Should I do a coolant flush? Should I replace the tires?

toyota
corolla

#1

I own a 1995 Toyota Corolla since new, and put 104,000 KM on it.



I took it to the mechanic today and he suggested I should do a coolant flush, is it worth it? The last time I did it on 2002 with 46,600 KM on it.



Also I live in Vancouver, and I only use 4 season tires, the mechanic recommended to replace two tires which I have it since new.



Any advices?


#2

Even long life coolant is good for only 5 years. I’d change the coolant.

Also, what is the tread life and the age of the tires on the car right now? If the tread wear is uneven front to back, then you didn’t do a good job of rotating the tires to even out the tire wear. Also, if the tires are 10 years old or older, you should replace them to keep them from blowing out. Tires do have an expiration.


#3

Do you know and trust your mechanic? Do you know and trust a poster on a board who has not seen the car? If you doubt read the manual or go to another mechanic for a second opinion. Seems pretty good advice to me.


#4

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#5

Are you saying the 2 tires are 15 years old? That’s too old (certainly no more than 10 years). Replace them. How old are the other 2 tires?


#6

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#7

Those should be OK (as long as they’re matched), so do replace the old 2 and get the flush.


#8

Winter is coming!

Flush the coolant and get new coolant in there. It’s due.

If you mean you have All Season tires? These are junk in the snow. Get winter tires.

Like I said, winter’s coming, and in the winter you want heat and traction.

Tester


#9

Flush is due and all seasons work good in snow…tester must live in the desert


#10

I drove a lifted 4runner from Anchorage to fairbanks…one of many adventures. The tires were wore out mud tires. 100 miles of solid ice along the way. No problems. Drive accordingly and with all seasons your not changing tires per season


#11

I live in Minnesota. We just got 10" of snow. You should have seen all the vehicles in the ditch because of poeple who weren’t prepared for snow. Just because they have the wrong tires for the conditions.

My 95 Nissan pickup with winter tires just passed by those in the ditch with no problem.

Tester


#12

I grew up in northern Wisconsin. Its not wrong tires it bad drivers. I counted 27 people in the ditch one day just north of Anchorage Ak. Some were on there side n some were upside down. This tells me driver error. Too fast. Drive accordingly and or know your limits. People get studded tires on a 4x4’s and think they got it covered. WRONG. btw. Nissan…good rig. Cousin to Toyota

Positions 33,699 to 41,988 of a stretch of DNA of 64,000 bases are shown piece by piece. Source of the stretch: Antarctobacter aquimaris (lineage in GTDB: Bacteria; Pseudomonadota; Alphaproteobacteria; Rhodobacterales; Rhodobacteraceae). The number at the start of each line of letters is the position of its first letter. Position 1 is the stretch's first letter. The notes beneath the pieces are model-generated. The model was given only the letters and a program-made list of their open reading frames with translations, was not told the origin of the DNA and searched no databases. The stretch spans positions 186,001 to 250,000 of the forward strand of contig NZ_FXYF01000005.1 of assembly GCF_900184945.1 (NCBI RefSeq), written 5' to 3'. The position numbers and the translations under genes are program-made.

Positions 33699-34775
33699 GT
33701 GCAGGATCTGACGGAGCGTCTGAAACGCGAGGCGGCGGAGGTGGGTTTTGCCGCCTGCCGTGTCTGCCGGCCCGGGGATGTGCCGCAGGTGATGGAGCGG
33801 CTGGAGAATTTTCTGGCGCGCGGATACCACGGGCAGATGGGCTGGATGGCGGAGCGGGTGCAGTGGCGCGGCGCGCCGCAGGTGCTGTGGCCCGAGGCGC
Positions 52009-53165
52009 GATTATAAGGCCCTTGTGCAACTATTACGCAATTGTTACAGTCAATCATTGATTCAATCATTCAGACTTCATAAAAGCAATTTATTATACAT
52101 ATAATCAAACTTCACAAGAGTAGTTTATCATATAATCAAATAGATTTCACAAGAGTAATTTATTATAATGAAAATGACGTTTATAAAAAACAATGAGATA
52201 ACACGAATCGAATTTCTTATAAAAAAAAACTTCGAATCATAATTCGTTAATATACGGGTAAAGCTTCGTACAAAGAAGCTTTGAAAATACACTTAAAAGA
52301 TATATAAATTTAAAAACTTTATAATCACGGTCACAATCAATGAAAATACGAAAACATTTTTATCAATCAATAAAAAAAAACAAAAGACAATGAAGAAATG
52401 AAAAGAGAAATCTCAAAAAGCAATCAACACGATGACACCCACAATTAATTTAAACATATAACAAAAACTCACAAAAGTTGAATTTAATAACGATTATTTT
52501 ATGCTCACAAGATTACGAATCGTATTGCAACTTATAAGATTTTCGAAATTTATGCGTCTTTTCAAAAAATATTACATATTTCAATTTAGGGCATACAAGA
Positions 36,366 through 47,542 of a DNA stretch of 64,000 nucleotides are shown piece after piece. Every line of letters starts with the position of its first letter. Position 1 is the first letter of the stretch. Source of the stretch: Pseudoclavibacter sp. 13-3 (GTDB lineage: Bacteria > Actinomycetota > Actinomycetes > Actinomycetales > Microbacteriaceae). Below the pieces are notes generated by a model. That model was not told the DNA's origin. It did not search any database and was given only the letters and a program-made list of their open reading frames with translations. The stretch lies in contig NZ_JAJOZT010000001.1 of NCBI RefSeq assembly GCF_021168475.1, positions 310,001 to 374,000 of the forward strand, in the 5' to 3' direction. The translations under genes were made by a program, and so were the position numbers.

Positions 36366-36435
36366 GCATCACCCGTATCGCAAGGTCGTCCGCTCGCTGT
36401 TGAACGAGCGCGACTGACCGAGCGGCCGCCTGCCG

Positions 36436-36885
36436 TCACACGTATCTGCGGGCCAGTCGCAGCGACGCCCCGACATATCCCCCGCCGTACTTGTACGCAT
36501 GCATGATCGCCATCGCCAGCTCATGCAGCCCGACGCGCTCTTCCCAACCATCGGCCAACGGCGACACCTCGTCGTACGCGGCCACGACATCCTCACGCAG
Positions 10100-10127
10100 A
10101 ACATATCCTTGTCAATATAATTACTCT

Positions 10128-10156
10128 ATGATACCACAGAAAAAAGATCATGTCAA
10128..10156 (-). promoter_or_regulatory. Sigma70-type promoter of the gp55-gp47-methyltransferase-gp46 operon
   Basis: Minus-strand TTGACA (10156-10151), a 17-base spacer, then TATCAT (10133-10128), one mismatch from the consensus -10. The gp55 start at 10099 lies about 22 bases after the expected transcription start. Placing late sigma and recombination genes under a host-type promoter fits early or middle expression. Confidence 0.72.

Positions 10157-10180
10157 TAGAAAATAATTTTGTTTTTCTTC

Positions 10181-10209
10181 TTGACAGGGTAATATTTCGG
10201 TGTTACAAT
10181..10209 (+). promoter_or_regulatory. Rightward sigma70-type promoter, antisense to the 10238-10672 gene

#13

Peasefrog:
Do you think you have any chance of winning your argument?

No one will disagree that good driver judgment is critical.
But your arrogant criticism of Tester’s input is pretty weak.


#14

One more thing to remember. the mechanic recommended to replace two tires which I have it since new. If the best tyres are on the front you are more likely to loose control because the back tyres can loose grip and when they do the back end will spin out and you will be skidding backwards. Not a very safe thing to do.


#15

Its not wrong tires it bad drivers

Bad drivers may choose bad tyres. Good drivers use all the tools at hand to provide a safe reliable drive. Ignoring the benefits of real Winter tyres is certainly not the sign of a good driver.

Last year I had a very good comparison. I was a little slow getting my winter tyres on and the weather was a little fast. As a result I went through one snow with my “All Season” tyres (really three season) followed about a week later an almost identical second snow with my winter tyres on. The difference was telling.

Don’t trust me, look at the test results. See Consumer Reports and all the other available test.


#16

Yes, the coolant flush is overdue.

There’s a lot of advice that can be given. Living in Vancouver, if you’ve been driving there for some years you probably already know it. Have you?

Re: the tires amd all the advice being offered here: I live in NH, also moderated by the sea, and would guess based on Vancouver’s location that it’s not too much different. I too use all season tires without problems. I’ve also lived in North Dakota, by where Tester lives, and up there winter tires are definitely needed. The roads there can become very, very icy. The siping on the winter tires makes a huge difference in those conditions. The one caveat to ALL tires is that they need to have lots of tread on them. Worn down tires are a bad idea no matter whether they’re winter or all season.

If you’re a new driver to Vancouver, say so and we’ll be happy to help you prepare for winter. If not, then have a wonderful winter.


#17

Argument? arrogant criticism? I thought it was a discussion. Go away


#18

Who asked you